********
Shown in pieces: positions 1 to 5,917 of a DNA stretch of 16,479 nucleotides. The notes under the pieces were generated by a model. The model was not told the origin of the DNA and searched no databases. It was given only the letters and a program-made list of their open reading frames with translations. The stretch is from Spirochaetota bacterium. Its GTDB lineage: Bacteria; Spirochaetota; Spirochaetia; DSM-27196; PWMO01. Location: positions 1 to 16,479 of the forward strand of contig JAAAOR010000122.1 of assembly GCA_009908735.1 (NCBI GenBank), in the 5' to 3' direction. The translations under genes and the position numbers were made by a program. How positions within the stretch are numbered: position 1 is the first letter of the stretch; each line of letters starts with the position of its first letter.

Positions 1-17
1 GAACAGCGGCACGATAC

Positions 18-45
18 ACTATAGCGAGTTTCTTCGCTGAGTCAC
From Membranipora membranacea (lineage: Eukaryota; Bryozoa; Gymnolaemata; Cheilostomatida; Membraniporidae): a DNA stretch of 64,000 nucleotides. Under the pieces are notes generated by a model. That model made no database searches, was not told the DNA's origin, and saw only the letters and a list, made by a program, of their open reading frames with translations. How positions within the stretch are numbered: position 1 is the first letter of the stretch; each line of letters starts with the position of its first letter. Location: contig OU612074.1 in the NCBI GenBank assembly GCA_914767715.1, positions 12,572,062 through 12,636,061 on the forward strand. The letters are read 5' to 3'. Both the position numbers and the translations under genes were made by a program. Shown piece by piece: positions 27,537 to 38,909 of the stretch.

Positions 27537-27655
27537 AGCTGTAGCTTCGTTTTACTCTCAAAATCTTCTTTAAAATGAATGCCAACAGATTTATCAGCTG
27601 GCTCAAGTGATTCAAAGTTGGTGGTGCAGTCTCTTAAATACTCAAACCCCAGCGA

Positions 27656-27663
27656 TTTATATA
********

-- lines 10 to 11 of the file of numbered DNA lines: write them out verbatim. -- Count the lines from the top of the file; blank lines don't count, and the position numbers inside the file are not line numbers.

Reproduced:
Positions 27656-27663
27656 TTTATATA